Authors as Published

David Kenyon, Professor of Agricultural and Applied Economics, Virginia Tech, Blacksburg, Virginia.


A new waste management permit for confined animal feeding operations was adopted by the Virginia State Water Control Board on September 19, 1994, and became effective on November 16, 1994. The new regulation is referred to as the Virginia Pollution Abatement (VPA) General Permit Regulation for Confined Animal Feeding Operations [VR-680-14-22]. The purpose of this publication is to help producers understand who must have a permit to manage animal waste, how to apply for a permit, and the basic requirements contained in the general permit.

Who Needs a Permit?

A "confined animal feeding operation" means a lot or facility, together with any associated treatment works, where both of the following conditions are met. One, animals have been, are, or will be stabled or confined and fed or maintained for a total of 45 days or more in any 12-month period. And two, crops, vegetation, forage growth, or post-harvest residues are not sustained over any portion of the operation lot or facility.

A permit is required for any confined animal feeding operation (CAFO) having 300 or more animal units utilizing a liquid manure collection and storage system. Table 1 contains the actual number of various livestock and poultry species equivalent to 300 animal units. The permit requirement only applies to liquid manure handling systems. Broiler, turkey, and laying hen operations using a dry manure handling system are excluded. The permit allows CAFO to operate and maintain waste storage facilities and to apply waste to land. The Department of Environmental Quality (DEQ) may require producers smaller than those listed in Table 1 to obtain a permit if public complaints and subsequent DEQ inspections indicate the producer is not following acceptable waste management practices. No producer, regardless of size, is permitted to have a point source discharge of waste into surface waters.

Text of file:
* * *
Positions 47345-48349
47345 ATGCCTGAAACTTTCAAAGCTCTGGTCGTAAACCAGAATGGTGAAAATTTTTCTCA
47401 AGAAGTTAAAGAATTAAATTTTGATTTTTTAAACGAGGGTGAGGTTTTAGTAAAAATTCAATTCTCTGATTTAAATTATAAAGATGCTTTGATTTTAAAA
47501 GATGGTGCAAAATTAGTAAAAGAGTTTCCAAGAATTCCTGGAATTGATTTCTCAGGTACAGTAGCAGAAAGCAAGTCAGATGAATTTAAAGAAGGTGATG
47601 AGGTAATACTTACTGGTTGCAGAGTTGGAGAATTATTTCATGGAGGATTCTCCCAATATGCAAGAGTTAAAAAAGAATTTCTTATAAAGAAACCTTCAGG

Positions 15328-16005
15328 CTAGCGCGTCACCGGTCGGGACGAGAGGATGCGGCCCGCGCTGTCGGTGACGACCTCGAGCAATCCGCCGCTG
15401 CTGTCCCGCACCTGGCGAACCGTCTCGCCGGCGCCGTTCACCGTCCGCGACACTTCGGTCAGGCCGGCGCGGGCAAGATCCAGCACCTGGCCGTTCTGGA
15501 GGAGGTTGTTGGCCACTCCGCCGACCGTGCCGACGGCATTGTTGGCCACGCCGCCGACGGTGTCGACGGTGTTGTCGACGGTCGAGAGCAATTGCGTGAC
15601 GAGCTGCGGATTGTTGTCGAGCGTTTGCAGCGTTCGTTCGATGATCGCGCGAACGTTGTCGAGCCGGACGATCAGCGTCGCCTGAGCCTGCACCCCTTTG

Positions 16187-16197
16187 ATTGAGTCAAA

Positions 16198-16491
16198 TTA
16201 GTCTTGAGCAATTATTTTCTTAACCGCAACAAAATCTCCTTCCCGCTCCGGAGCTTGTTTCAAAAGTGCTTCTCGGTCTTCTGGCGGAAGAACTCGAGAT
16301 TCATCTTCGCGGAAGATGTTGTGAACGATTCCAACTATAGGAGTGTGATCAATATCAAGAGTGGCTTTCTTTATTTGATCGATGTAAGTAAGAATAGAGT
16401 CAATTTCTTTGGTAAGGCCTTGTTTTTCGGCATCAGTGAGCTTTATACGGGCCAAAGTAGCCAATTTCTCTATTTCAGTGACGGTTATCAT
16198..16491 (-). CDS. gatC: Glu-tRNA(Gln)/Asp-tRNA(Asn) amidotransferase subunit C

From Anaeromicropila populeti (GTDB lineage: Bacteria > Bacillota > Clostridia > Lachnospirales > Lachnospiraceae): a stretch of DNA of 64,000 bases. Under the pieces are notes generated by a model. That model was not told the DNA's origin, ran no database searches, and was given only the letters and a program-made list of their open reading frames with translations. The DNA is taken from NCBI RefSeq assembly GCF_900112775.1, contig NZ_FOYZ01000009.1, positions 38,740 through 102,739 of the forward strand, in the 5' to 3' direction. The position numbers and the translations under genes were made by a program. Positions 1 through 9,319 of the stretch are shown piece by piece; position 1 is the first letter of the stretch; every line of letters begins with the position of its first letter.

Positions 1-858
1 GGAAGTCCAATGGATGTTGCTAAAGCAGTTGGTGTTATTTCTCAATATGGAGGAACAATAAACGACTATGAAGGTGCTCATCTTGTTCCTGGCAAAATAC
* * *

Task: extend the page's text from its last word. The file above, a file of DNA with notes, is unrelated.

Producers still have the opportunity to obtain an individual VPA permit which is good for 10 years. For individual permits, the permit conditions will be designed specifically for each operation. In general, the individual permit takes longer to obtain, may require more monitoring and reporting, and involves a public notice in a local newspaper before the permit is issued. Hence, many producers may find the new general permit a good alternative to an individual permit. In the rest of this publication, the word permit refers to the new general permit unless otherwise indicated.

So, producers who have more than the DEQ designated number of animals on a bare lot confined or confinement facility for more than 45 days, and use a liquid manure handling system, must have a general or individual VPA permit to legally manage animal waste.

Table 1. Animal Numbers Requiring Permit
Animal TypeNumber
Dairy cattle> 200
Feeder & slaughter cattle> 300
Horses> 150
Swine (>55 lbs)> 750
Sheep> 2,000
Turkeys**> 16,500
Broilers & laying hens**> 30,000
* Number of animals equivalent to 300 animal units.
** Permit required only with liquid waste system.

Application Process

Producers must file a complete VPA General Permit Registration Statement with the regional office of the DEQ. The statement form can be obtained at any regional DEQ office. The counties and cities included in each region, regional office locations, and contact persons are contained in ( Figure 1).

The registration form is one page. It requests the owner's name and address, the location of the CAFO, and the number of animals to be fed. The registration form also requires a signed statement by local county, town, or city officials indicating compliance with all local government zoning and ordinance requirements. This statement is called the local government ordinance form (LGOF). The LGOF can be obtained from the regional DEQ office. The DEQ permit registration form must also have attached a copy of a letter from the Department of Conservation and Recreation (DCR) certifying approval of a nutrient management plan (NMP). The DEQ will respond in less than a month to the request for a general permit if your registration statement is complete when submitted.